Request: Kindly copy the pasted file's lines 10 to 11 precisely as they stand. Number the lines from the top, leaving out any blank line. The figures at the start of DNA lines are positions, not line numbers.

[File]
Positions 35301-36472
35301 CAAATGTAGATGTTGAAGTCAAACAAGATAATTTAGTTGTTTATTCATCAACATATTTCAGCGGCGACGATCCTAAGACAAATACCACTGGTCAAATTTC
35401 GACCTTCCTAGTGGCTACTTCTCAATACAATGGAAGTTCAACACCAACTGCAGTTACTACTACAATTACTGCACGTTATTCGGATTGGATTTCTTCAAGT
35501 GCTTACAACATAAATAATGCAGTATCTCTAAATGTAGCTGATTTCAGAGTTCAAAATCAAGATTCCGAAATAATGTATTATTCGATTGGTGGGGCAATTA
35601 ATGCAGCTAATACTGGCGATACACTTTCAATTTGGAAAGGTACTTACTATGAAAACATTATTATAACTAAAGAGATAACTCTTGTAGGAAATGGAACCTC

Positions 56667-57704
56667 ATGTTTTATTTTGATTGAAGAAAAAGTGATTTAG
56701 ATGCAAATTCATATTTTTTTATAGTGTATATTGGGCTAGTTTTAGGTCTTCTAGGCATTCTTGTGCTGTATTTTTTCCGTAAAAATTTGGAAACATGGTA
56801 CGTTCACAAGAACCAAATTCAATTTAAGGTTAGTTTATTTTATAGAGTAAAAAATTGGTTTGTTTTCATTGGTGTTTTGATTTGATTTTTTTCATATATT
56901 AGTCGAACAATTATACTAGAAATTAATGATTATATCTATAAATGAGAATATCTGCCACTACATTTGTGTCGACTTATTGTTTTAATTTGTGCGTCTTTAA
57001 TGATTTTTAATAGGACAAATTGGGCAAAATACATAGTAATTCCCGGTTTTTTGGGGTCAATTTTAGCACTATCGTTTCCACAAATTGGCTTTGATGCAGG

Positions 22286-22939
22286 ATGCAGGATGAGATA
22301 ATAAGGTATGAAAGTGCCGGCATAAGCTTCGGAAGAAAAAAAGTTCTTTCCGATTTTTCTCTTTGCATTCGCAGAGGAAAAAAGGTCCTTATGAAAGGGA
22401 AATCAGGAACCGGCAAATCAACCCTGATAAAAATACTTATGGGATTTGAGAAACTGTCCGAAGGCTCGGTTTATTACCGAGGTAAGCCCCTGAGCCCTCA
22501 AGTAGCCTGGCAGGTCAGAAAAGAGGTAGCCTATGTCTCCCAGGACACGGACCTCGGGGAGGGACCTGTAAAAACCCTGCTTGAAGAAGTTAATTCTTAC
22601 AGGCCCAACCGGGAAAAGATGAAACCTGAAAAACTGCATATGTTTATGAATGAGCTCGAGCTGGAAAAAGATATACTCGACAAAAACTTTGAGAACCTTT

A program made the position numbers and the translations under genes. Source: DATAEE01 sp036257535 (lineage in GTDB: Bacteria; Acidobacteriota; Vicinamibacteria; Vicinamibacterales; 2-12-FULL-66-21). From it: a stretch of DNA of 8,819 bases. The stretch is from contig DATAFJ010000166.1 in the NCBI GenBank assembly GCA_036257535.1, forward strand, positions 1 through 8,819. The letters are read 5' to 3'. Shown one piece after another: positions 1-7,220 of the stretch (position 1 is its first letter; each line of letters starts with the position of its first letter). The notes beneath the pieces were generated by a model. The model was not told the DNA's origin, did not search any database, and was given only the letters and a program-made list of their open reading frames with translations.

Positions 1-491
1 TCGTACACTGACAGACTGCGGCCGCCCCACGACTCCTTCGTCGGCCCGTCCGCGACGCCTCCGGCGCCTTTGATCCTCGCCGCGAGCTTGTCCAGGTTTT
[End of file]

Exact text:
56901 AGTCGAACAATTATACTAGAAATTAATGATTATATCTATAAATGAGAATATCTGCCACTACATTTGTGTCGACTTATTGTTTTAATTTGTGCGTCTTTAA
57001 TGATTTTTAATAGGACAAATTGGGCAAAATACATAGTAATTCCCGGTTTTTTGGGGTCAATTTTAGCACTATCGTTTCCACAAATTGGCTTTGATGCAGG